Participants’ agency really came into play when Vokorev’s minions decided to hack all of the profiles on Connections in order to upload a profile picture of a tamed Abigail Vex along with the Cascade message: “If Connections shuts down, her blood is on your hands.” This audience choice was incorporated into the official narrative when V repeated her followers’ words on her own Cascade. This led to one of the larger ways players could affect the plot: an Ambassadors’ vote. Nolan called for a vote from all Ambassadors to either keep Connections up in its present state of chaos, or take it offline to let him regroup and repair the site. The vote came in, and Connections was taken down. A day later, players watched as Taylor was transformed into a glitching manifestation of the negativity players brought upon each other within the platform. After days of tumult on the site and a day of Connections being voted offline, Taylor died at a live event in Orlando, FL. An emotional Vokorev plunged her fist into Taylor’s chest and ended her torment of being connected to the Ambassadors’ negativity.

This tragedy lit a fire within the #WeConnect movement, as many players felt hurt and confused by the message of guilt that forewarned them of Taylor’s demise. Once the platform was reopened with a more positive spin, a Connections Public Relations staffer named RJ left Connections, but not before outing Vokorev as the killer of an Ambassador. Vokorev took to the Cascade admitting to the murder and demanding users declare if they were “light or dark.”  The newly reopened platform allowed Ambassadors to donate their Wellness Points as they wished, with the majority of users donating their points to Nolan, Taylor, and overwhelmingly to Vorkorev. This final push resulted in the last live event where Nolan temporarily resurrected Taylor, who exorcised the demon inside of Vokorev, returning her soul to her human form.



Thoughts & Discussion

This was pseudonym productions’ first attempt at doing an international digital experience, and I believe they achieved what they set out to do. They started out strong and captured the audience’s attention. However, as the story progressed, there were some things could have been improved on. The characters’ online interactions with players didn’t always feel like the same person from day to day, or at live events. It felt like the online characters were stereotypical, exaggerated versions of their live selves, taking away the humanity that we related to. The evolution of Vokorev and Nolan’s characters also had their drawbacks. Vokorev began as more of a victim of tragedy and turned into a full-on villain, contradicting herself multiple times throughout this evolution. Nolan started as a strong motivational person, but fell into insecurity, becoming indecisive and whiney, before transforming into a man with a superiority complex and super-hero powers. It would have been easier to align with one of these two characters had they exhibited more relatable qualities that were not so black and white. It is in shades of grey where values get twisted, loyalties are formed, and passionate debates are sparked.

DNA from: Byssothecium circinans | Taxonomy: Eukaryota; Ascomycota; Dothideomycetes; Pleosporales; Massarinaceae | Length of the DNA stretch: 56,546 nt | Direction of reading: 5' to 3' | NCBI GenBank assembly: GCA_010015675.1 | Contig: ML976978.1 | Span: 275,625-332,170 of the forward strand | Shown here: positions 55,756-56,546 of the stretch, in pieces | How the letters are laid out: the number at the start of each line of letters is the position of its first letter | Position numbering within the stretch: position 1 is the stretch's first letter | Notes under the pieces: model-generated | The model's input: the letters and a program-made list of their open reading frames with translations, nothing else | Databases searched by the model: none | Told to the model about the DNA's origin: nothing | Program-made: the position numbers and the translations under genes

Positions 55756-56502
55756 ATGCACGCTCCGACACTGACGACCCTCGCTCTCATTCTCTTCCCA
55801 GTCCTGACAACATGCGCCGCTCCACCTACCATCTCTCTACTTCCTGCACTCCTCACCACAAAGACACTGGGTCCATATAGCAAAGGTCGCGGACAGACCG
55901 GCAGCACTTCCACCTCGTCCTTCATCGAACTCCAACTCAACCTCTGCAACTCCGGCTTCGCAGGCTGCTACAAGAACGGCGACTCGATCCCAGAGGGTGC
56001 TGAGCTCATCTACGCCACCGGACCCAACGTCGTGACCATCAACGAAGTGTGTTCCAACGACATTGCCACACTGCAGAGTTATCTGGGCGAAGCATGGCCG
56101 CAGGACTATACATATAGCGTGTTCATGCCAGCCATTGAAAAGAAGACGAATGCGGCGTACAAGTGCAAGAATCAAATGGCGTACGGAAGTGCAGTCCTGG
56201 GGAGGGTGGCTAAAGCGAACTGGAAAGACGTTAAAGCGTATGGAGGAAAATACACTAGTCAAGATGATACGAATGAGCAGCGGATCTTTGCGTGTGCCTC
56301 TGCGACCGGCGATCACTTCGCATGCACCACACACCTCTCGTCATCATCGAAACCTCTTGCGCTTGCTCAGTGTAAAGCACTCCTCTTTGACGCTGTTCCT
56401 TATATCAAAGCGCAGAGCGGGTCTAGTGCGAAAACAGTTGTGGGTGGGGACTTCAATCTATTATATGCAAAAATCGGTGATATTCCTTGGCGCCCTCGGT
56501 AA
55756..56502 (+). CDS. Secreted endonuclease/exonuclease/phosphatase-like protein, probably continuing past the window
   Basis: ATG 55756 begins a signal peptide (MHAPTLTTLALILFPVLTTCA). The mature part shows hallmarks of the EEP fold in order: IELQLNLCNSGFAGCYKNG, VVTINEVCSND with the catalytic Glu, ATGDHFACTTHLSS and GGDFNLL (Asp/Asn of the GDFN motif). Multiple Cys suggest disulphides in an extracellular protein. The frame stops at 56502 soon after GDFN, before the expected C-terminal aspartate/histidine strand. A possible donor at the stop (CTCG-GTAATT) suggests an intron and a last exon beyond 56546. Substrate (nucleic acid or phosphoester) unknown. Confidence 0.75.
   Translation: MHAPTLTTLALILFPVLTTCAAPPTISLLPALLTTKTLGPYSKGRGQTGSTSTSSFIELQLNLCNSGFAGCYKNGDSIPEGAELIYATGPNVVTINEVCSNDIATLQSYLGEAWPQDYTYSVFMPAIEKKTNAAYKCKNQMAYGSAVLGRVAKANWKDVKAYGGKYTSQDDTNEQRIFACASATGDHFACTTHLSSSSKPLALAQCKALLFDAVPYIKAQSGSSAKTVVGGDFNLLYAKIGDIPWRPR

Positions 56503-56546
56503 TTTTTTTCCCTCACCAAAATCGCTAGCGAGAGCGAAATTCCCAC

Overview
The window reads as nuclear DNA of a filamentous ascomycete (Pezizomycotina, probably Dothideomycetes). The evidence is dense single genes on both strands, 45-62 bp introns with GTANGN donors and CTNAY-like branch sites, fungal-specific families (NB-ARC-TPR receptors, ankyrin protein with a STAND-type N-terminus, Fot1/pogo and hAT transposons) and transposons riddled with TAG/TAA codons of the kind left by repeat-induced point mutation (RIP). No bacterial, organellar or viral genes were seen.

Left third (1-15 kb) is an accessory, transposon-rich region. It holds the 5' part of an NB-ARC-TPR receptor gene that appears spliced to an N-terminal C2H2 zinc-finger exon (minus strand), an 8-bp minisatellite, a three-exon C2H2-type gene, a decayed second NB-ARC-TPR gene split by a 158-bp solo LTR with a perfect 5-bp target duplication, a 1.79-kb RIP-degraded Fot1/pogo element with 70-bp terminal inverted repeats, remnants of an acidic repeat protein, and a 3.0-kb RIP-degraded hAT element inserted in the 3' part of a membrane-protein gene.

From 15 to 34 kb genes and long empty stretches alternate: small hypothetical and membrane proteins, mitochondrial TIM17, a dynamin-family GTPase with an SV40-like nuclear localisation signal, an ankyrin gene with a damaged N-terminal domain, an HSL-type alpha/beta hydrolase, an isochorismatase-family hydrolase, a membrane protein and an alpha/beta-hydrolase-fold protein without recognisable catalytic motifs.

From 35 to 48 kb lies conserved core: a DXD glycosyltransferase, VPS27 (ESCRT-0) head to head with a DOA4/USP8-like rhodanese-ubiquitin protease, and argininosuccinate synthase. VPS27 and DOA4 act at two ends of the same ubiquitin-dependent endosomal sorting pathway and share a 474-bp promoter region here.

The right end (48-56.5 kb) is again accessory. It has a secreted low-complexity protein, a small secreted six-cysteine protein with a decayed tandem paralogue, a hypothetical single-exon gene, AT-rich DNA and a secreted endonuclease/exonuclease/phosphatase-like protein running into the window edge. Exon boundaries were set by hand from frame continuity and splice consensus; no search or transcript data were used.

Another issue that some players struggled with was how they could affect the story line. Some felt like they had little or no chance changing plot points due to uncertainty in the game-play mechanics. This tends to be a common issue within Alternate Reality Games/Experiences, as well as in immersive theater, as there aren’t a set of rules for everyone to follow. Plus, the rules tend to change from one experience to another. Unfortunately, this confusion will continue to be an issue, as it is difficult for the rules to be fully explained without stripping the player of their creativity or lifting the veil on the story before exploration is possible. Until that uncertainty is resolved, players need to be able to test the waters with the confidence that the “puppet master” will set them back on the proper path if a line is crossed.

Time zones also seemed to be an issue of concern. The story played out in real life, the majority of the action on the east coast. While this helps the narrative lean on a legitimate blending of realities, some players in other time zones were put off by new information being released while they were at work or asleep.




Overall, NOFILTER was a uniquely interesting experience that I thoroughly enjoyed. The social media platform gave the story its own virtual location. The actors gave life to the characters, and the player/NPC interactions (both digitally, as well as in the live events) were more constant than any large-scale Alternate Reality Game that I have ever been involved with. I believe this was a very impressive first attempt at an international experience. I really hope pseudonym productions continues to build and grow in this type of digital format, and I will be eagerly awaiting their next event.

ARX Guides Pseudonym Productions Review